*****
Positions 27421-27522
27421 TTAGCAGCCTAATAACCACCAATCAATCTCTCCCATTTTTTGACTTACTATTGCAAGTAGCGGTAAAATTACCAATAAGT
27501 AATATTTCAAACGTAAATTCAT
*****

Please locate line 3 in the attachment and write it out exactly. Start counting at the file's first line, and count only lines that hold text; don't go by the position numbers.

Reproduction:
27501 AATATTTCAAACGTAAATTCAT